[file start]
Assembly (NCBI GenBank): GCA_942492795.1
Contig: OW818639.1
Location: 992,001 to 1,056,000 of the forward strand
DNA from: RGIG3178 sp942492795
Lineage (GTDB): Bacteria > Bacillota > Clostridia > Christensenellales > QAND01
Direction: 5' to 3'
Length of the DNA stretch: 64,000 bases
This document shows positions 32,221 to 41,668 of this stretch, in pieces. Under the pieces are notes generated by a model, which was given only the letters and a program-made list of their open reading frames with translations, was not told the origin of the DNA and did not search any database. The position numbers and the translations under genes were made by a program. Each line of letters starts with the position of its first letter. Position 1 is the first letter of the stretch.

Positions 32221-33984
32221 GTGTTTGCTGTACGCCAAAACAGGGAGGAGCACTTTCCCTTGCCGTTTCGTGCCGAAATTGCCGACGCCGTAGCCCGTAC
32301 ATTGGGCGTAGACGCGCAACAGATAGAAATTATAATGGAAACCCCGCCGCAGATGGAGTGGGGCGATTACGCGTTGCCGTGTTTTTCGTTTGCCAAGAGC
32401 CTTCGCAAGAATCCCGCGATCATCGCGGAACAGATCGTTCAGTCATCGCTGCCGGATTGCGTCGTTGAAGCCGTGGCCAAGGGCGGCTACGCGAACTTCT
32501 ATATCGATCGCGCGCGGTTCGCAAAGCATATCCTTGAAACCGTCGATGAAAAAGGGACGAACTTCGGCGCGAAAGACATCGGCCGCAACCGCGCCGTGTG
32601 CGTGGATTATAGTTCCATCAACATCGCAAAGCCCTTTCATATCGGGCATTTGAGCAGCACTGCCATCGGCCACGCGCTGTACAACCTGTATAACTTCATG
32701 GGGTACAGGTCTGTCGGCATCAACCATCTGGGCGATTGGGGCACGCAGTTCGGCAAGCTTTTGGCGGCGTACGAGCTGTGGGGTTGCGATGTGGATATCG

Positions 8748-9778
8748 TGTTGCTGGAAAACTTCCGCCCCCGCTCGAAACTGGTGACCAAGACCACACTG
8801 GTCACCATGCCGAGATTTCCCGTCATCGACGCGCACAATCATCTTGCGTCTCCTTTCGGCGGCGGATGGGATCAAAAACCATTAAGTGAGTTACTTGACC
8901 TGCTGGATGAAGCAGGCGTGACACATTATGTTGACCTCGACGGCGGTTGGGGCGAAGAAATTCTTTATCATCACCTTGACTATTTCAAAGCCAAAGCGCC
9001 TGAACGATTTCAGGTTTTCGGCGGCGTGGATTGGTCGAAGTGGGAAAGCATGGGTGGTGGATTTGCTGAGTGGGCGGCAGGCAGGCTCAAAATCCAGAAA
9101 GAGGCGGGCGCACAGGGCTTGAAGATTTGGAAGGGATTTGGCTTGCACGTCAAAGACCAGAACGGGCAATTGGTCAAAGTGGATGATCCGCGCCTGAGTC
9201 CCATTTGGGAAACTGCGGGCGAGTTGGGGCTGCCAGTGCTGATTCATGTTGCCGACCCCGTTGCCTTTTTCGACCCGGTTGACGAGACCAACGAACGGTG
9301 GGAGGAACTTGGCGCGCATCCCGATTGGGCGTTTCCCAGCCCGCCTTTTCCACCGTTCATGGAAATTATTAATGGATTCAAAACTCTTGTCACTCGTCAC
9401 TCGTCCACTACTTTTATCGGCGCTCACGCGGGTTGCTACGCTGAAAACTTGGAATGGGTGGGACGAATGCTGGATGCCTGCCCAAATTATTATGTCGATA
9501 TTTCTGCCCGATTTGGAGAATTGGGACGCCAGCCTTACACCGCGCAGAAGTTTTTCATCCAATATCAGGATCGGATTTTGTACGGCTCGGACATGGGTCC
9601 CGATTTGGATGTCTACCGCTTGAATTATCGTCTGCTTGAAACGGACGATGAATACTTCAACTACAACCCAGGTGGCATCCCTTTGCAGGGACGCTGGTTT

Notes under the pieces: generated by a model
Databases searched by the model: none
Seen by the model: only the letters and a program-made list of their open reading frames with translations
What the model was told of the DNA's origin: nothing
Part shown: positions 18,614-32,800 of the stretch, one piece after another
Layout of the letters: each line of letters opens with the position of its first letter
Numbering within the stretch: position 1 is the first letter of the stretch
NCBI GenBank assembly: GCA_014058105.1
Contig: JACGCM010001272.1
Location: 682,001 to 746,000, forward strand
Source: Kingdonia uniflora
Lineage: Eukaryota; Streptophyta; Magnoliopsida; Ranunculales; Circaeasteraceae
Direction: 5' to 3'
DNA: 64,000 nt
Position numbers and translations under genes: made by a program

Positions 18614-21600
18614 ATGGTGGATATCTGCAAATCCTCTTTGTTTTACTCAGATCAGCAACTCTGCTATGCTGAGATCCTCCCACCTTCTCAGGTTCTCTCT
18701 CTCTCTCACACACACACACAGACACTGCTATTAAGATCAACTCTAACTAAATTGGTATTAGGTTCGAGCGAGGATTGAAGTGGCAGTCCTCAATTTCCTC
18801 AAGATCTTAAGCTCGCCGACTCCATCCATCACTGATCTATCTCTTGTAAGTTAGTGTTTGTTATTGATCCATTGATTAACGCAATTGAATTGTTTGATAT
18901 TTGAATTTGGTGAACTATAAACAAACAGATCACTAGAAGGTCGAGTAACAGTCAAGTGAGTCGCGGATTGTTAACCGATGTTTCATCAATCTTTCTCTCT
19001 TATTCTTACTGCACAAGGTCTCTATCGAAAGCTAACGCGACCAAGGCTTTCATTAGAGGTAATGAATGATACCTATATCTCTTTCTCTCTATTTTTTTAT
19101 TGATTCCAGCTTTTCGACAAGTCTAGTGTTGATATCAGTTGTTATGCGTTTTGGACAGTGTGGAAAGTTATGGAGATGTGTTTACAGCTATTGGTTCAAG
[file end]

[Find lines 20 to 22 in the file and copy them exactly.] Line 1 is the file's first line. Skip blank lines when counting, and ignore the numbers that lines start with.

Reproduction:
9001 TGAACGATTTCAGGTTTTCGGCGGCGTGGATTGGTCGAAGTGGGAAAGCATGGGTGGTGGATTTGCTGAGTGGGCGGCAGGCAGGCTCAAAATCCAGAAA
9101 GAGGCGGGCGCACAGGGCTTGAAGATTTGGAAGGGATTTGGCTTGCACGTCAAAGACCAGAACGGGCAATTGGTCAAAGTGGATGATCCGCGCCTGAGTC
9201 CCATTTGGGAAACTGCGGGCGAGTTGGGGCTGCCAGTGCTGATTCATGTTGCCGACCCCGTTGCCTTTTTCGACCCGGTTGACGAGACCAACGAACGGTG